COPD, or Chronic Obstructive Pulmonary Disease, is a lung disease linked to smoking. In fact, 8 out of every 10 COPD-related deaths are caused by smoking. The airways of people with COPD become progressively inflamed and thicken, making it harder for people to breathe. Unfortunately, when damage like this is done, the lungs aren’t able to heal themselves so the disease only gets worse over time.
A 3-year study by the University of North Carolina’s School of Medicine wanted to see if electronic nicotine delivery products (like vapes or e-cigarettes) were effective in helping COPD patients or patients at risk for COPD quit or cut back on the damage smoking cigarettes causes. Researchers theorized that patients would have fewer COPD symptoms after switching to e-devices, but e-devices were found to not be beneficial at all. Symptoms were even worse for people who used traditional cigarettes and e-devices and those people were actually less likely to reduce or quit their cigarette use.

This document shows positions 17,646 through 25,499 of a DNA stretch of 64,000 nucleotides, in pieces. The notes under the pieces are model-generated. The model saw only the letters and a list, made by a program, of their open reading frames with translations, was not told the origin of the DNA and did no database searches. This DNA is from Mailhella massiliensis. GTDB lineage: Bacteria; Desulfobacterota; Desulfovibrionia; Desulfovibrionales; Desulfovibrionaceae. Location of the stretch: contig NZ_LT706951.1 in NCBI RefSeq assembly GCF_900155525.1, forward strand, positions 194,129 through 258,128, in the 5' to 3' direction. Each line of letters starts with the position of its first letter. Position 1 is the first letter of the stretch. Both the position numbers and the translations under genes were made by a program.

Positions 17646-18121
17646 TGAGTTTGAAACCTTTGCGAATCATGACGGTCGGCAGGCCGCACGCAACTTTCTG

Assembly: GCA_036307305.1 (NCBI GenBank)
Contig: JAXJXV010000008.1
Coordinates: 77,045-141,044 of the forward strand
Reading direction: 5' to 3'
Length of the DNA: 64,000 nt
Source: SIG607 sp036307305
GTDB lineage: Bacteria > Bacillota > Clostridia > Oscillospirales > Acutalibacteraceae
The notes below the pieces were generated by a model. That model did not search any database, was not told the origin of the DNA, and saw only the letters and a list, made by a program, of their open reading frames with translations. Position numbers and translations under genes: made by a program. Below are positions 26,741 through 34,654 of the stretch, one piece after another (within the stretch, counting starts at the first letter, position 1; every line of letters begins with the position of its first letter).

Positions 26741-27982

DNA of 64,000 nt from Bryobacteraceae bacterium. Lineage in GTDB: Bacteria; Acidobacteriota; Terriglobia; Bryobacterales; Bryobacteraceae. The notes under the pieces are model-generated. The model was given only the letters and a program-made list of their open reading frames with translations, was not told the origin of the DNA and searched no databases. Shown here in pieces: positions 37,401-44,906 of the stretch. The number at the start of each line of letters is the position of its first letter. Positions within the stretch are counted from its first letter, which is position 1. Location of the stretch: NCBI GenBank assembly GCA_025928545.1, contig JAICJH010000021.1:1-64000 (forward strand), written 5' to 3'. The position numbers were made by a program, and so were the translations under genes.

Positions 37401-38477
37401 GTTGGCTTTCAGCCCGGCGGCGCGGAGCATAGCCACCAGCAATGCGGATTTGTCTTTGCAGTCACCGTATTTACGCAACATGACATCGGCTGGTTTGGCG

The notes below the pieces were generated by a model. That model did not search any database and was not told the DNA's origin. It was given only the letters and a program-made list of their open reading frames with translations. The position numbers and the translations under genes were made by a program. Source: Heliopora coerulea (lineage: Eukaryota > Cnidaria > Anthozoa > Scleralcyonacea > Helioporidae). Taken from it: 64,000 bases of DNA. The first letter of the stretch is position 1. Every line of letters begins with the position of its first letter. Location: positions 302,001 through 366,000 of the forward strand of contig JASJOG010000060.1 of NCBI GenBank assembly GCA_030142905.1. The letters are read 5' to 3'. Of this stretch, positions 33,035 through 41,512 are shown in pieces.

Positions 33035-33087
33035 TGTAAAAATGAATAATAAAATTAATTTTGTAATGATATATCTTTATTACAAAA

We don’t have enough research on the long-term health effects of e-devices and it remains to be seen if they’re an effective harm reduction strategy or not. But this study suggests that people with COPD symptoms wanting to use e-devices to lessen their symptoms might be barking up the wrong tree.